How does Exercise affect Your Immune system?
AUTHOR: JANE SANDWOOD
Your immune system is remarkable, defending the body against bacteria and harmful microorganisms that can make you unwell. From the common cold to more serious illnesses, it is always fighting to make sure that you stay healthy. In order to make sure that your immune system is working to it’s very best, you need to eat well, get plenty of sleep, and regularly exercise. In fact, exercise has a marked effect on the immune system in more ways than one. The time that you spend working out at home or in the gym can make all the difference to your health.
Increasing your immune cells
Scientific studies have shown that the number of immune cells that the body produces while you are exercising increases. Research done by the University of Bath studied a large group of people that were taking part in endurance sports and found that amount of immune cells that the body produced in the bloodstream were 10% greater than normal. However, once the participants had finished exercising, the immune cells appeared to decrease. At first researchers were concerned that exercising was causing more harm than good, until they realized that what was actually happening was the new immune cells were being distributed to other areas of the body, such as the lungs, heart and brain to help fight against illness and infection.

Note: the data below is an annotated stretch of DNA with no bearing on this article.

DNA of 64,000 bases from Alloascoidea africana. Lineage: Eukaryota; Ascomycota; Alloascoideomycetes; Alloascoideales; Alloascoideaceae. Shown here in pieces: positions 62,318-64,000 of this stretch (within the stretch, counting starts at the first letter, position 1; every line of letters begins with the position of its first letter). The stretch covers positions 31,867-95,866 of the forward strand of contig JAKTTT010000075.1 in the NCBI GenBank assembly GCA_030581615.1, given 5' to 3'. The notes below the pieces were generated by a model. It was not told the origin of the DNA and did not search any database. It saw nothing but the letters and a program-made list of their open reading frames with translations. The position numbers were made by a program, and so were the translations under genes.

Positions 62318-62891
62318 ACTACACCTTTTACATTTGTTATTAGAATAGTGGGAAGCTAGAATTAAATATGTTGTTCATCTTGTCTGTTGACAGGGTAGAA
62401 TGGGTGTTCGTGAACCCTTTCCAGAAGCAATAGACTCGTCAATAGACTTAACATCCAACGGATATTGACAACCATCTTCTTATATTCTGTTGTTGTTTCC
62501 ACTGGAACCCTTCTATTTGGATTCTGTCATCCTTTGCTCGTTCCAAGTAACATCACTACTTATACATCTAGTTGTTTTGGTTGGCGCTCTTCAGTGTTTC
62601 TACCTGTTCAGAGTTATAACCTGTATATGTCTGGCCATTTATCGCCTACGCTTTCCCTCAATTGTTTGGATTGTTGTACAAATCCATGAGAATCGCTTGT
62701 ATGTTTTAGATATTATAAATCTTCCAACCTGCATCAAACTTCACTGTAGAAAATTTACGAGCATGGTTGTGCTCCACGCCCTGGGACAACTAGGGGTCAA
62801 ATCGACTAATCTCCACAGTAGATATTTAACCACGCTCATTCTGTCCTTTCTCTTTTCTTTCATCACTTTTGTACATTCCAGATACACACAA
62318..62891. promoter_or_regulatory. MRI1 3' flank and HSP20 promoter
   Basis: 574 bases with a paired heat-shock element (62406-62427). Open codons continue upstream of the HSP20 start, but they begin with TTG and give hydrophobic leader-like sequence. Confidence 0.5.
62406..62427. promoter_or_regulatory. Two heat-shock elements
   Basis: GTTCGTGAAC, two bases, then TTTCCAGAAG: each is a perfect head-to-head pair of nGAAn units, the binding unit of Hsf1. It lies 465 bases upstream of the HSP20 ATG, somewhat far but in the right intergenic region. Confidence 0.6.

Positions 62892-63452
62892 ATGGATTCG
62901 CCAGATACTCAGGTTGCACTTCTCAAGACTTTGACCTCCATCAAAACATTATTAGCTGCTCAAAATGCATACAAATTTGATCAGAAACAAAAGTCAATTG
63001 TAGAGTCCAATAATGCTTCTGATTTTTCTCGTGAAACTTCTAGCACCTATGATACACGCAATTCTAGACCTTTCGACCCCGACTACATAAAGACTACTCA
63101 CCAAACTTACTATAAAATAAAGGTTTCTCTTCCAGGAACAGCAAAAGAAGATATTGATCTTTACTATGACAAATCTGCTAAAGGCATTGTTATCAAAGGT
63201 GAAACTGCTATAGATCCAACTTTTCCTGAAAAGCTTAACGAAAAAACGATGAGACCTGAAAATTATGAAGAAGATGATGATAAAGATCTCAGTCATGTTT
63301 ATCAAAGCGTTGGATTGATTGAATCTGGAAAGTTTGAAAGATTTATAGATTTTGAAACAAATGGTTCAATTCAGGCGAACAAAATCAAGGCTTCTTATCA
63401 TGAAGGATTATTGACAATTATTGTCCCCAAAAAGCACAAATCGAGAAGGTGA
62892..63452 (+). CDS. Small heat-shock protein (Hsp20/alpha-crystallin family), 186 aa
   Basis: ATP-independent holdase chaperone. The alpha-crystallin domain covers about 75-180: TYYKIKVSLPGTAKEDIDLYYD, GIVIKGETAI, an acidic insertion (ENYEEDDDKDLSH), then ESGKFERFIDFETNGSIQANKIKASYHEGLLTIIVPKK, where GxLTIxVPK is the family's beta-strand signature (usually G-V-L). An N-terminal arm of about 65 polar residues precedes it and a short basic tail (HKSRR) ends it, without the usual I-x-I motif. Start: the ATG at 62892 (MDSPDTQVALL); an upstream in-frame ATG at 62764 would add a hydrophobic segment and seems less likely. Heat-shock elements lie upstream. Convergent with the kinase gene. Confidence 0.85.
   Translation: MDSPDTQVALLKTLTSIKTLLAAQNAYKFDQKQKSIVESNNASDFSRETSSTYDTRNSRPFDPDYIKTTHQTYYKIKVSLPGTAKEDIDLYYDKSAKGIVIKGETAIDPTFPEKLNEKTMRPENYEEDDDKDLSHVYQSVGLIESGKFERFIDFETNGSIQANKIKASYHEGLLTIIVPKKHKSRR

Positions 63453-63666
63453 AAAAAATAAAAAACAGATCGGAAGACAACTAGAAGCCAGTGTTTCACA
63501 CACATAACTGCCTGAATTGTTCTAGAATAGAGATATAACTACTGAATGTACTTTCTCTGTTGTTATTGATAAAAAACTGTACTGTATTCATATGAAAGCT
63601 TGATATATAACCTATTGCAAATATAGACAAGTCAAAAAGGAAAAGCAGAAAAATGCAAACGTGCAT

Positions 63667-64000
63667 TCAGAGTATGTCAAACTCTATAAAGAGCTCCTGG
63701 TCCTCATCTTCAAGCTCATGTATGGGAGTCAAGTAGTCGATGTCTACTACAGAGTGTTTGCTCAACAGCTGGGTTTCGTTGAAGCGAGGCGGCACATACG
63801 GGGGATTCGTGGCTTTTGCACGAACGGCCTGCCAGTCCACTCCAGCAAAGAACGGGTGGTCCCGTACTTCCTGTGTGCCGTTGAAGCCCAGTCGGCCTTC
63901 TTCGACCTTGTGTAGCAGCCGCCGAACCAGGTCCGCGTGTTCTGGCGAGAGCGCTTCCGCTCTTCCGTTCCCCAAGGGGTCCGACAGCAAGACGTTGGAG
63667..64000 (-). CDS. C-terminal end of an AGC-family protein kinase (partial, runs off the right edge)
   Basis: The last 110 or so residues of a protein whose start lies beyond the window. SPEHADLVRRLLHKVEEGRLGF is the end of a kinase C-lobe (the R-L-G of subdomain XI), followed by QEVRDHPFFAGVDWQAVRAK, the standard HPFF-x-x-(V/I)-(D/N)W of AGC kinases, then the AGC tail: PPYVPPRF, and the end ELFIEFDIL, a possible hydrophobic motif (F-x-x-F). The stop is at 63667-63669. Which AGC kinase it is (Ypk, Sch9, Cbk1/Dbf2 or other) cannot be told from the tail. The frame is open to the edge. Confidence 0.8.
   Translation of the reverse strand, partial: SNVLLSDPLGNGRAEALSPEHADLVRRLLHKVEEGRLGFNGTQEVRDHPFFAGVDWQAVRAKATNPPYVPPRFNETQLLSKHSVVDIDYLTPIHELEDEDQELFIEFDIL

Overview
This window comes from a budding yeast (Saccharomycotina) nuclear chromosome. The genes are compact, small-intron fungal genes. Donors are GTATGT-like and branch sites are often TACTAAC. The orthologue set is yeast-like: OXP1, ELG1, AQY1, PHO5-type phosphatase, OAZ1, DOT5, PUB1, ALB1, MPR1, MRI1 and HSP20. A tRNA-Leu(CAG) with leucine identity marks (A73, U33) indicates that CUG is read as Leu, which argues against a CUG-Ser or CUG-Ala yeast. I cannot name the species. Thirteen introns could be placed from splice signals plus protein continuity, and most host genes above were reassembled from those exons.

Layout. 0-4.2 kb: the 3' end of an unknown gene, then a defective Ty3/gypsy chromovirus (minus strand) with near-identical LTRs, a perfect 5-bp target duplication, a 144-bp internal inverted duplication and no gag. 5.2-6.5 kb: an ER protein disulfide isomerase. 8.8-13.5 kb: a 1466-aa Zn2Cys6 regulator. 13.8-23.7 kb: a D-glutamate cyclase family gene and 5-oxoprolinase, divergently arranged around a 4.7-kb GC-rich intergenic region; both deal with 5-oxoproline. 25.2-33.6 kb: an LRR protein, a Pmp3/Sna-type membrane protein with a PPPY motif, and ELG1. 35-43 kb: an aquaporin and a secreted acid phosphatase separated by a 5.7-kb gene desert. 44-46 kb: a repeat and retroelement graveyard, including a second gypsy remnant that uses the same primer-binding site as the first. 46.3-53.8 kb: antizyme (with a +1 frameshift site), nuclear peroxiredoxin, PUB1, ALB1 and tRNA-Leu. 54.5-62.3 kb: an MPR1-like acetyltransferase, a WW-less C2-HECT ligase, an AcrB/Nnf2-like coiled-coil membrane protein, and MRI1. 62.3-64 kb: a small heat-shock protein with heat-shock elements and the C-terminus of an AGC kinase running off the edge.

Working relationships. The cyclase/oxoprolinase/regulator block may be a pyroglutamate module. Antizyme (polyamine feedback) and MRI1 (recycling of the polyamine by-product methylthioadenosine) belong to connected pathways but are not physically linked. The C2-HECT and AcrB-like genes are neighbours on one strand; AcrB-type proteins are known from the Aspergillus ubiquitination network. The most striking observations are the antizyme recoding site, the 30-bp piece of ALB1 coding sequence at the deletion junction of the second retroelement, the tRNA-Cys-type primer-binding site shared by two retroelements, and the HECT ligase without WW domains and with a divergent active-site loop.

Looking after your airways
When you exercise, your heart rate increases, your airways and lungs then need to work harder in order to produce the oxygen to pump the blood around the body. Your rapid and deep breathing when you exercise is an extremely important part of improving your immune system. When you workout, your body is pushing out bacteria, spores and other particles that can damage our bodies, such as mold, fungi and mildew. If you have problems with mold in your home, it is important that you get a professional to deal with it, however exercise can help protect our bodies against the effects. It will keep your lungs working more efficiently to keep the airways clear.
How much exercise do I need to do?
Research has shown that only 20 minutes exercise every day can help to boost your immune system. The rise in body temperature helps to prevent harmful bacteria from growing and also helps the body to fight infection, in the same way that it does if you get a fever. Good forms of exercise include taking a brisk walk, doing an aerobics video, going for a swim or having a bike ride. Exercise has also been shown to reduce the production of stress hormones - this also decreases the chance of you getting ill. It raises endorphins, helping you to feel happier and more energetic - this in itself is good for your immune system.
Regular physical activity is essential for your health and wellbeing. It boosts the production of immune cells, helping the body to fight viruses and infection the natural way.